The scent of roasting turkey filled the small, kitchen. Streams of condensed steam from the simmering vegetables ran down the front window, dripping and pooling along the discolored caulking of the cracked, porcelain sink.
She pulled a dishcloth from a bin under the sink and wiped the moisture away from the glass as a battered, blue Volkswagen Squareback pulled up in front of the house. She watched the occupants talking amongst themselves, making no move to exit the car.
“Are they here?” Her husband had come up behind her and was resting his hands on her shoulders.
“Yes, but they’re just sitting in the car.”
He turned his attention to the vegetables, lowing the flame that licked the copper bottom of the pan.
“This is going to be hard for them,” he said.
“Hard for all of us,”
A door opened and the eldest daughter helped the old man out, gripping him under his arm, using the running board for balance. Still in her grip and with an effort the old man moved slowly up the walkway using two canes.
“He’s gotten worse since last year,” the man said looking out the window. “Jesus, I hope he doesn’t trip.”
As if hearing his comment, the old man’s daughter gently negotiated him around a large crack in the pavement, stooping his head to avoid an errant vine of Morning Glory. An old woman and a younger woman struggled with a toddler who held fast to his car seat with chubby fists. A diaper bag fell from the car, landing among the damp leaves in the gutter. Mother and daughter exchanged terse words, soundless to the man and woman behind the kitchen window.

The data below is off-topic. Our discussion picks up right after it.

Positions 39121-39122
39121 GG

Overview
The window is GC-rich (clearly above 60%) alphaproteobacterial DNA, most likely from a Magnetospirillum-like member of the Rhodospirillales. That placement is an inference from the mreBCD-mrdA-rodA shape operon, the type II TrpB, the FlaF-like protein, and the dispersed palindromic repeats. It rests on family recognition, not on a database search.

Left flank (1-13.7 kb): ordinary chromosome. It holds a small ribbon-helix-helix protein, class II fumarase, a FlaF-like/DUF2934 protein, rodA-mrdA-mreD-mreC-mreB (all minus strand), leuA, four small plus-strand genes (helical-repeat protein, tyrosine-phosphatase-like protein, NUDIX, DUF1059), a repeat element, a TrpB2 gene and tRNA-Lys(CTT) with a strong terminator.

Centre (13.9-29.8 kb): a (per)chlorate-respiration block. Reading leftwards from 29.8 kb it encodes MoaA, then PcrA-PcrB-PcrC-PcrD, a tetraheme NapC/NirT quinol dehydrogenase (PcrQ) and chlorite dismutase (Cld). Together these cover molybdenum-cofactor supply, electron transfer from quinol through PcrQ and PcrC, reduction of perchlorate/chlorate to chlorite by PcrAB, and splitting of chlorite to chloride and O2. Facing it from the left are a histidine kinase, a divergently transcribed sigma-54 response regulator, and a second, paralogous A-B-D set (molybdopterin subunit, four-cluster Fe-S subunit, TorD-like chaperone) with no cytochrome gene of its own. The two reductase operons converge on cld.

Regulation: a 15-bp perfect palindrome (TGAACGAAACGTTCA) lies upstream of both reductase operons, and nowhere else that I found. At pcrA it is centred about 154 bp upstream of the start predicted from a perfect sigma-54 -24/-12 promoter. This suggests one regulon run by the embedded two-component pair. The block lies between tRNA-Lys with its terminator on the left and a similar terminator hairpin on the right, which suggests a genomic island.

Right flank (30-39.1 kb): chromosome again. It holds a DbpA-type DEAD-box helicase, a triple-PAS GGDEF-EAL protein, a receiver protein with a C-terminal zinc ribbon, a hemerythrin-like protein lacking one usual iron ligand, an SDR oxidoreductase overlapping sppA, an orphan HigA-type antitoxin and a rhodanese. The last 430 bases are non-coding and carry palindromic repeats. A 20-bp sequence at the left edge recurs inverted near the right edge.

The man opened the front door as they approached. “Happy Thanksgiving all. Come on in.”
The woman collected coats and purses to deposit on the rumpled bed in the far bedroom. The old man was led into the kitchen and put in a sturdy oak chair in a corner that would afford him a view while keeping him out of the way. A television in the empty den emitted sounds of a football game. Feeling it was not Thanksgiving without one, the man had turned it on early that morning, but he lacked the interest to pay much attention beyond checking the score now and then.
“How’s he doing?” the man asked.
“Good and bad,” the old woman said. “ This morning he seemed fine and excited about coming over. Now I’m not sure he knows where he is.”
“Can he have a glass of wine?” the man asked.
“Why not? What harm can it do?”
“Giuseppe, how about a glass of vino?” the man asked. He handed a jam jar half full of red wine to the eldest daughter who brought it to her father.
“Careful Pop,” she said, guiding his hand. “Don’t spill it.” The old man took a sip and then allowed his daughter to place the glass on the oak buffet within reach.
“Good,” he said.
The younger daughter came into the kitchen, child on hip, lugging a large padded bag, which she dropped in the hallway.